We can’t imagine what went through the officers’ minds when they were called to respond to an exploding toilet at a Vaughan-Bassett Furniture plant last year — Plant #2, no less. What was first reported as an explosive — a real “dirty bomb” — was nothing more than an electrical malfunction in the restroom. At first, the call had us wondering what they’re selling in the plant’s break room snack machines, and whether the choices should include more fiber. Officers were prepared for anything, with a response team that included state police backup and canine units from Virginia Tech and Bedford County, which were conveniently already in the area for training exercises. And for that, we present the “Golden Throne” Award for defusing the situation.

Galax motorists were driven mad when the city lowered speed limits on two heavily traveled roads by 10 mph. Some claimed it would cause more accidents, damage cars by wearing out brakes and make people late for work. They get the “Road Rage” Award for taking an off-ramp into over-reaction.

Buzzards and bugs and bears. Oh, my.
Last year, nature struck back with a vengeance.
Gypsy moths and kudzu bugs snacked on our plants; stink bugs invaded our homes; tree blight and fir fungus flourished; and escaped wild ponies stampeded through Independence. Maybe it was revenge for the person who duct-taped that poor cat.
We award the surviving humans the “Animal Apocalypse” Award. We’re predicting a full-on “Planet of the Apes” situation in 2014, so we hope our new monkey overlords will continue reading the newspaper. (Free bananas with a year’s subscription!)

But it’s bears that will likely take over. Bears were everywhere in 2013 — running wild on U.S. 58 in Galax, spotted frequently on the city’s west side and in Baywood. The “Furry Felon” Award goes to the bear that broke in to the Sutherland home and made off with cake icing and a casserole. He kept coming back — for seconds? — and had to be captured and relocated.

While bears stole our potluck dinner casseroles, swarms of black-winged menace circled overhead looking for a buffet of their own. Buzzards made Galax and Hillsville their home, becoming our “Most Terrifying Tourists.” Like many unwanted visitors, they decided to move in permanently. Now, to cater to these carrion-eaters, the city’s bed and breakfasts are converting to “nests and carcasses” establishments.
(Maybe Carroll County missed an opportunity by not more vigorously pursuing a wind turbine farm idea. With concerns about the giant blades’ danger to birds, we could have taken care of our buzzard problem.)

Floods swamped the Twin Counties, washing out roads and soaking basements; and windstorms sent shingles sailing.
Storms also closed the Beaver Dam Trail for most of 2013, Hillsville’s sole outdoor recreation opportunity. But, armed with piles of chopped-up asphalt, lumber and gumption, town officials found that planning and a lot of elbow grease could restore and improve the walking path. For their grit and determination not to be sandbagged by continuing trail problems, we give Hillsville the 2013 “Not a Total Washout” Award.

The Gazette’s most recognized face for nearly a half-century — our own “runner of ridges” and chaser of breaking news, Larry Chambers — earns the Lifetime Achievement Award.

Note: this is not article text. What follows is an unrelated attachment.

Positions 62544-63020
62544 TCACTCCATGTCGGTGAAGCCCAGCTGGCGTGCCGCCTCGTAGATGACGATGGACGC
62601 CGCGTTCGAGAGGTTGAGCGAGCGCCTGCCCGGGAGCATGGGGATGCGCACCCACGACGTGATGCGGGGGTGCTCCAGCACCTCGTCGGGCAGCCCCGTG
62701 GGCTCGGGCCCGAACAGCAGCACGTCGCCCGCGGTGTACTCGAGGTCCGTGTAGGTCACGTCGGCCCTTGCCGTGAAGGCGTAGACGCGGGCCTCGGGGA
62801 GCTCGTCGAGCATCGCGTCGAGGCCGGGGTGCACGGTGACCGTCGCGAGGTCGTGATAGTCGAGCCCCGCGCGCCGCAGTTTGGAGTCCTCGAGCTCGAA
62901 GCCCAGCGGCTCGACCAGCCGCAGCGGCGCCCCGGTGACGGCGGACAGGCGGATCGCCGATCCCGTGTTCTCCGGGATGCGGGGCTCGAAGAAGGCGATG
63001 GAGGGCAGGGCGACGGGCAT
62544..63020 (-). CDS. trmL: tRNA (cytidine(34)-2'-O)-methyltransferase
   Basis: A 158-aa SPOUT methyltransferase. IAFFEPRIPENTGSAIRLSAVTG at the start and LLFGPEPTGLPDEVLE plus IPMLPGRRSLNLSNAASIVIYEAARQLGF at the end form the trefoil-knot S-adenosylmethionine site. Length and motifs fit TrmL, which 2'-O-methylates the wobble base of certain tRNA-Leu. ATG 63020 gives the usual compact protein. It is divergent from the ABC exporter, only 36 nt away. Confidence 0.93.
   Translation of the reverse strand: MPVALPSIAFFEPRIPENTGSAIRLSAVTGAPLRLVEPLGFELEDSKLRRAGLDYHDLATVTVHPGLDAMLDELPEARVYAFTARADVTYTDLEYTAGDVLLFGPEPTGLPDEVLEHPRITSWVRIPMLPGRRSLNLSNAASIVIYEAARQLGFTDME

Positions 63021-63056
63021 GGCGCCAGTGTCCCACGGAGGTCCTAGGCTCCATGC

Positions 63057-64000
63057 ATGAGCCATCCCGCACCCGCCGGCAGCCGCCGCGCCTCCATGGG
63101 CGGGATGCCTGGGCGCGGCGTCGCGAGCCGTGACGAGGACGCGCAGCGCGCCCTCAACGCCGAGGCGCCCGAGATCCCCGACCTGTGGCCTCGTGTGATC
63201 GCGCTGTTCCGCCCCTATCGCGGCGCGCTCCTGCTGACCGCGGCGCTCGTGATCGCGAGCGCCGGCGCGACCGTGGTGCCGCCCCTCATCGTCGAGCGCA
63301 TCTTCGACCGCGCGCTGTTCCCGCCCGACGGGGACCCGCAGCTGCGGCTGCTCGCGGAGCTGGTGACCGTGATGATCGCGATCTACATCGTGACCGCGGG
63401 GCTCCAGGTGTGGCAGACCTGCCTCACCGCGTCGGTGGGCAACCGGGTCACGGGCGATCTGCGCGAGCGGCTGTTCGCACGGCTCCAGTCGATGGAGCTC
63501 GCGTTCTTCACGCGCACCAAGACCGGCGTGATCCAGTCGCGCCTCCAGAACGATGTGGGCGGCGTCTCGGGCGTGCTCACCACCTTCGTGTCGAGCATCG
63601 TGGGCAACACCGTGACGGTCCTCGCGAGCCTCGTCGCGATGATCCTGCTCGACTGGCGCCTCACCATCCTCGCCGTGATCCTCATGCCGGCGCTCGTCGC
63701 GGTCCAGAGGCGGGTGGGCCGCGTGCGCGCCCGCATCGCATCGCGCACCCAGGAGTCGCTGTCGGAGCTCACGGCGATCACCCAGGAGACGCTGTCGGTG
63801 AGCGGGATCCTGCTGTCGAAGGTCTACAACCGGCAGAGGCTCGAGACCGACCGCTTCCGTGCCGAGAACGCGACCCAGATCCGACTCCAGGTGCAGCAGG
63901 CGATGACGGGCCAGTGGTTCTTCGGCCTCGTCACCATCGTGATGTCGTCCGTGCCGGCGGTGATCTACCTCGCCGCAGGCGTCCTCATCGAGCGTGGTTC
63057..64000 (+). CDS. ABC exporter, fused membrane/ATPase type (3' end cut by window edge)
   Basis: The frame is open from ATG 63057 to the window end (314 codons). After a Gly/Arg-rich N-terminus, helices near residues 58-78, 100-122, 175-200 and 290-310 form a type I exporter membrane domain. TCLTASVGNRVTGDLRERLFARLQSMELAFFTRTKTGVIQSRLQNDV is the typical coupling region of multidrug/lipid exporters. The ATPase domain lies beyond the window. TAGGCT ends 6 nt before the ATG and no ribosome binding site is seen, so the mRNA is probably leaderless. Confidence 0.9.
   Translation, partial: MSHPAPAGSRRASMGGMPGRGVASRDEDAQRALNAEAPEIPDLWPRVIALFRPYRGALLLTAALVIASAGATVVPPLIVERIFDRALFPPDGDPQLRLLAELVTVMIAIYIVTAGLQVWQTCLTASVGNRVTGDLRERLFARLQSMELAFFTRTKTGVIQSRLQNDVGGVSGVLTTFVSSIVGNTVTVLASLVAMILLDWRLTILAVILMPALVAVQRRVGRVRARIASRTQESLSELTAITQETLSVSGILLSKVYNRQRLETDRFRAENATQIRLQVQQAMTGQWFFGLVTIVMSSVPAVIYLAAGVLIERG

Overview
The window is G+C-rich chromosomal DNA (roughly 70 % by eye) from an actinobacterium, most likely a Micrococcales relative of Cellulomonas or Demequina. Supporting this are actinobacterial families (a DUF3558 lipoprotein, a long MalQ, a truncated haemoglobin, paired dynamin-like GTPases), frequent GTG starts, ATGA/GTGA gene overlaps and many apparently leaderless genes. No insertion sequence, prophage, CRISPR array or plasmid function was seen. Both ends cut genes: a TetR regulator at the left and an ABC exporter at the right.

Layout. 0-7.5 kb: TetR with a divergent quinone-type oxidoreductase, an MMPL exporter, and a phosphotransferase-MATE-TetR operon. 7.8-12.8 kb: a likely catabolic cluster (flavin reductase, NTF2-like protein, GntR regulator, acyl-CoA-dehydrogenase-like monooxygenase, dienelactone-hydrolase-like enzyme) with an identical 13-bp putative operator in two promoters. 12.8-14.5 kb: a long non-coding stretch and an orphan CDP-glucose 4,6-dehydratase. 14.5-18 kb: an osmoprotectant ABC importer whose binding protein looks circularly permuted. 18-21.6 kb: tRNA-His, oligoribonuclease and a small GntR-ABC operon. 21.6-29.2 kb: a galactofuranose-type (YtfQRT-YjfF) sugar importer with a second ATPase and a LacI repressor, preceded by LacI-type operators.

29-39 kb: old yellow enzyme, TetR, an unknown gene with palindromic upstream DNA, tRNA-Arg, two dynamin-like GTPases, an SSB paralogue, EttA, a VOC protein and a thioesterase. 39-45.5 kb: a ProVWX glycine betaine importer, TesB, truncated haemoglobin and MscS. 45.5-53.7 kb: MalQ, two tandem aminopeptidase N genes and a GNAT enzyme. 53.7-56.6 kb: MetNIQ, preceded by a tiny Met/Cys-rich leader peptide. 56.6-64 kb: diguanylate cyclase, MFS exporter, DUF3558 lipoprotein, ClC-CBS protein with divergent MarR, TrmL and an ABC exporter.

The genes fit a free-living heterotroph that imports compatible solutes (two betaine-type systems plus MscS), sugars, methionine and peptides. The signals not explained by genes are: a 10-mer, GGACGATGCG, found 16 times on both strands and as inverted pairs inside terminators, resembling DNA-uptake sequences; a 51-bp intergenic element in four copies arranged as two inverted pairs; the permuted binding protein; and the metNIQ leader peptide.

Larry hadn’t been based out of our Galax offices since 1999 when he became general manager at our sister paper, The Declaration, but people associated him so closely with The Gazette that they still called here looking for him 14 years later.
After 47 years with Landmark Community Newspapers, having made many contributions to local reporting and earning many awards for his photography, Larry’s new course of action will involve hitting the links and spending time with family. We wish him the best.

The “What the... ?” Award for 2013 almost went to the concept to create a combination water park and foster home in Fries, but that paled in comparison to our oddest conspiracy theory of the year.
Some readers made connections between two seemingly innocent programs and a vast and shadowy conspiracy.
Twice this year, we received calls and e-mails from people who believed that two issues — The Crooked Road music trail’s plan to become a National Heritage area to secure federal grand money, and Galax Elementary’s “Safe Routes to School” project — were actually part of a United Nations conspiracy to take over the U.S. and force people to give the government their land, stop driving cars and engage in state-mandated physical fitness.
We’re heading to Food City to buy a roll of tinfoil with which to make hats that will keep the NSA satellites from scanning our brains.
Our favorite comment from this debate: the person who claimed that the lack of evidence of a conspiracy was all the proof you needed that the nefarious “Agenda 21” exists.
We will be delivering their awards via drones any day now.
There you have it. The year that was.
Congratulations (?) to all our winners.
You’re welcome.
Here’s hoping 2014 is just as wonderfully weird.

• Pete Bramley — Master Gardener and community volunteer

• Don Foster — founder of Blue Ridge Host and tourism promoter

• Audrey Hash Ham — musical mentor to countless children, renowned instrument maker, artisan, musician, teacher and champion of mountain music

• Velma Horton — Carroll County educator

• Sam Kinzer — local pastor

• Mike Maynard — former chairman of the Grayson County Board of Supervisors

• Frank Morris — former American Mirror Company executive

• Russell Nelson — wrecker operator, killed responding to a call on I-77

• John K. Pitcher — former “Skywatch” columnist, astronomer, Master Gardener and World War II veteran

• Ret. Lt. Col. Robert A. Steele — U.S. Air Force veteran and founder of local Experimental Aircraft Association chapter

• Ivan Taylor — former Hillsville mayor and community leader

• Mary Tidline — baker, craft maker and one of Galax’s longest-lived and beloved citizens, who died at age 105